• Up to $1 trillion is needed to rebuild America’s aging water infrastructure (Goldman Sachs)

How to Win $200K for Your Social Innovation Business Plan

Though the 2011 entries were due by November 15, 2011—here are steps to know about the 2011 process to help put you on track to compete in next year’s competition.
  • Be an individual or team comprised of members older than 18 years (who are not previous winners or finalists)
  • Focus on the year’s specific theme (i.e. the 2011 theme was wastewater) and consult the ImagineH20 competition guidelines to find out what kinds of solutions are being sought.
  • Teams must form a for-profit business entity before receiving any prizes.
  • Teams must submit entries in 1 of 2 tracks: A) Pre-Revenue Track or B) Early Revenue Track
  • Teams must submit an executive summary of a business plan for a social innovation venture (using a designated template) addressing the year’s specific water crisis theme. Along with resumes of each team member, and the designated entry fee.
  • 2011 applications were accepted from September 1st 2011 to November 15th 2011.
  • The top finalists from each track will be invited to participate in Round 2.
  • In 2011, 2 grand prizes and 4 runner-up prizes are slated to be announced at the ImagineH20 Showcase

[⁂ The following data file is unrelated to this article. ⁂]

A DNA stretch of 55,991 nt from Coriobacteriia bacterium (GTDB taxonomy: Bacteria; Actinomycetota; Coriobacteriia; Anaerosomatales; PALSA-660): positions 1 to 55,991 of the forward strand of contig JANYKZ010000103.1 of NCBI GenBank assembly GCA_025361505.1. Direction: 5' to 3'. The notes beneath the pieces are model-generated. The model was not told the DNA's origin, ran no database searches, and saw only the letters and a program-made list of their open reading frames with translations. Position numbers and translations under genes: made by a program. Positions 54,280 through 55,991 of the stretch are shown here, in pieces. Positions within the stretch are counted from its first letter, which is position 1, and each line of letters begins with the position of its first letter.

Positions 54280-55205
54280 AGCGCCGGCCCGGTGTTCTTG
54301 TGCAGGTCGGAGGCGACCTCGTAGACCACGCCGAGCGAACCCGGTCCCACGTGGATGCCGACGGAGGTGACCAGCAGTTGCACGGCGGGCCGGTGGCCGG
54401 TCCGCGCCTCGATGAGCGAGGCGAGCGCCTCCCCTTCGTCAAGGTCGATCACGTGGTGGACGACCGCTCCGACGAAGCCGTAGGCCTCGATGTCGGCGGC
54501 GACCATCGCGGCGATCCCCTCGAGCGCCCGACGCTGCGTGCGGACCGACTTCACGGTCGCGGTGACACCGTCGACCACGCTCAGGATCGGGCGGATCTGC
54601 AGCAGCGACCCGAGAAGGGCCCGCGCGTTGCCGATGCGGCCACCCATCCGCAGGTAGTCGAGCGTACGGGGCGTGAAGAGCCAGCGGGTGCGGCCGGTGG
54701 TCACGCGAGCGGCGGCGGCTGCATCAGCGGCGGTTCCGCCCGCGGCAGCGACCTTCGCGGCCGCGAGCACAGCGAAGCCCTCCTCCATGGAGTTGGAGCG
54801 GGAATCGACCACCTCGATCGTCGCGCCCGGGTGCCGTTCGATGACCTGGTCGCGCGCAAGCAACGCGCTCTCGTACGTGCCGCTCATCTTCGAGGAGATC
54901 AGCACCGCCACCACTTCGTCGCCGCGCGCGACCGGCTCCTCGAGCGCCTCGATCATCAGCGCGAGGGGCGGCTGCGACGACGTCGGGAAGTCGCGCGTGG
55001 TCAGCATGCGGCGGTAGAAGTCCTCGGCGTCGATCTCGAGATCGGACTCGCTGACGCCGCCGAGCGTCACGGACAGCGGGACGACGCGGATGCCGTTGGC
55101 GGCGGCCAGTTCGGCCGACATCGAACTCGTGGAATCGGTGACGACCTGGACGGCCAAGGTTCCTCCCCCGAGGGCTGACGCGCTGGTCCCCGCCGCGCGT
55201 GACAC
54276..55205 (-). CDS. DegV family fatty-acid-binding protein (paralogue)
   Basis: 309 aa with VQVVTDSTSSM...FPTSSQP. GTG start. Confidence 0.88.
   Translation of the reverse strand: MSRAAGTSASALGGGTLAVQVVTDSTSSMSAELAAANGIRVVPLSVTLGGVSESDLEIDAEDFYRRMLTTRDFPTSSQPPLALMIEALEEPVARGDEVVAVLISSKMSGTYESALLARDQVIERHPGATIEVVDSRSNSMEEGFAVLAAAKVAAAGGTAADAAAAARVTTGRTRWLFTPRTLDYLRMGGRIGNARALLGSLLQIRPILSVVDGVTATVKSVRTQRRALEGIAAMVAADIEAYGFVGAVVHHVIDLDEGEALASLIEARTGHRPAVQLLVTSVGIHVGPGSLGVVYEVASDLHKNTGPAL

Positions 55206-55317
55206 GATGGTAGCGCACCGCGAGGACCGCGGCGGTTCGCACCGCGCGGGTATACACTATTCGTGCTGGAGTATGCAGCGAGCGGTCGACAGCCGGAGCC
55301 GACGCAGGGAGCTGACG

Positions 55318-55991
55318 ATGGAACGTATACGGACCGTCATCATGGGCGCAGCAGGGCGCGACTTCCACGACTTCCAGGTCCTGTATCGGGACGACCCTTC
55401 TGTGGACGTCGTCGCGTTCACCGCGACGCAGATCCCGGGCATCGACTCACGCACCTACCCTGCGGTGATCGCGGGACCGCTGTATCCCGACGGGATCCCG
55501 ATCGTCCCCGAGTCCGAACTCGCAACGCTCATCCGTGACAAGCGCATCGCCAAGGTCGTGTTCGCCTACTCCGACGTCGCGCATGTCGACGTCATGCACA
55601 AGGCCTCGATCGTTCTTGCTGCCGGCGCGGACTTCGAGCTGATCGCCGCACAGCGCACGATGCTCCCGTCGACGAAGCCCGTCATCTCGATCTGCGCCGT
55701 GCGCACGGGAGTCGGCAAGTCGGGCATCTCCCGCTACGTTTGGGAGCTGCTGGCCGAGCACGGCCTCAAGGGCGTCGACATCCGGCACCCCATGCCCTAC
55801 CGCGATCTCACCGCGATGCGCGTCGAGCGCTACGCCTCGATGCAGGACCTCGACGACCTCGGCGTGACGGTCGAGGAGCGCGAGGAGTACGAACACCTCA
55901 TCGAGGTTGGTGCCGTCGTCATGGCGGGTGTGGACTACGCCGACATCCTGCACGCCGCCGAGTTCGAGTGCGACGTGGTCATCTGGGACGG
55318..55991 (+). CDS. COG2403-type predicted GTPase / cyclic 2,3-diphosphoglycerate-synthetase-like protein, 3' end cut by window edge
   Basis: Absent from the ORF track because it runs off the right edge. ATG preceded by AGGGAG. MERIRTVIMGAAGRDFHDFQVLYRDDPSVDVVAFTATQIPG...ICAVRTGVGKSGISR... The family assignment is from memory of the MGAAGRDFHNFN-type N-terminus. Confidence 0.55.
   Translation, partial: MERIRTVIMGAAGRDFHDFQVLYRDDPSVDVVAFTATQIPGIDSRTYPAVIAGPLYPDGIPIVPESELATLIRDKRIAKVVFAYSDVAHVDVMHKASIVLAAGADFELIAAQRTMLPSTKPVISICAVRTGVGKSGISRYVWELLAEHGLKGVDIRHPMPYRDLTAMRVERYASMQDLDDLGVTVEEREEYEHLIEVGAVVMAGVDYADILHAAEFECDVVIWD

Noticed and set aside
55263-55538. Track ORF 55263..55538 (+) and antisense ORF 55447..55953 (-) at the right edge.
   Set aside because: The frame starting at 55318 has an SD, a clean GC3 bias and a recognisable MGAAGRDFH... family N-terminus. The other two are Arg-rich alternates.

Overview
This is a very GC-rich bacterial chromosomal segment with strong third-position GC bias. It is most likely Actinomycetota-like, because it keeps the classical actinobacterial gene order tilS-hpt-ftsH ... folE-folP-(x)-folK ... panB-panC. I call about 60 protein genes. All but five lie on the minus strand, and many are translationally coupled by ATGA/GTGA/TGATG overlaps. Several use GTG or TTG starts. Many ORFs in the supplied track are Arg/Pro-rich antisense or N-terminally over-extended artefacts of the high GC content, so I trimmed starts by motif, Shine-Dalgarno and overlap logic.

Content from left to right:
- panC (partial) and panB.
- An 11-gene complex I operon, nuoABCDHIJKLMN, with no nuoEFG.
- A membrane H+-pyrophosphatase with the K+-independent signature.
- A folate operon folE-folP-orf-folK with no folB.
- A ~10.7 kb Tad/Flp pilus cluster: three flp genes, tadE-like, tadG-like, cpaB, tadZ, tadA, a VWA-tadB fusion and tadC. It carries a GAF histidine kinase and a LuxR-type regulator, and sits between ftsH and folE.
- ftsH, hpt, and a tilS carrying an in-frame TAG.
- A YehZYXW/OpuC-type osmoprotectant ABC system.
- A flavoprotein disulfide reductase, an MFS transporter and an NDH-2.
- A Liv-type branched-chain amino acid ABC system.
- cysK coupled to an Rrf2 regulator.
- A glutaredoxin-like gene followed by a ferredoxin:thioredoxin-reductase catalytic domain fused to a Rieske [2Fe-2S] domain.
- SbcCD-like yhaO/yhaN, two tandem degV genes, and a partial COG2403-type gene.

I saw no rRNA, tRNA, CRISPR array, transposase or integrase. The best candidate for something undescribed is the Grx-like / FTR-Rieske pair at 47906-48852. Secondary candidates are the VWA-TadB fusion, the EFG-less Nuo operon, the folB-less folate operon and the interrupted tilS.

Building a Social Innovation IQ

When you are in the midst of an emerging field, there is often no shortage of related terms and buzzwords. Social innovation is a prime example. Associated words and phrases include:Social innovation IQ

  • social entrepreneurship
  • social enterprise
  • impact investing
  • conscious capital
  • double bottom line
  • triple bottom line
  • social accounting
  • benefit corporations
  • flexible purpose corporations
  • low-profit limited liability companies (L3C’s)
  • hybrid corporations
  • blended value
  • social ventures
  • maximizing stakeholder value
  • doing well, by doing good
  • corporate social responsibility
  • and more….
Terminology, a Social Innovator Does Not Make
Through Innov8Social or various other blogs and resources, you may be (as I am) building your familiarity with key buzzwords in the field. But, as I begin to read books, listen to podcasts, and become more familiar with questions that those outside of social innovation have about the field—I realize that terms and buzzwords may not be enough to achieve the overarching goals of building new kinds of businesses that generate monetary profit while positively benefiting society & the environment.
We Need to Collectively Build Our Social Innovation IQ
What makes social innovation an intriguing prospect is also what makes it complex: it blurs the traditional distinctions between sectors such as financial, government, social, and environmental and seeks to connect them in new ways that align with mainstream business.
Judging by the burgeoning number of social innovation fellowships and accelerator programs available, it looks like more people and institutions are seeking connect with and expand the social innovation arena.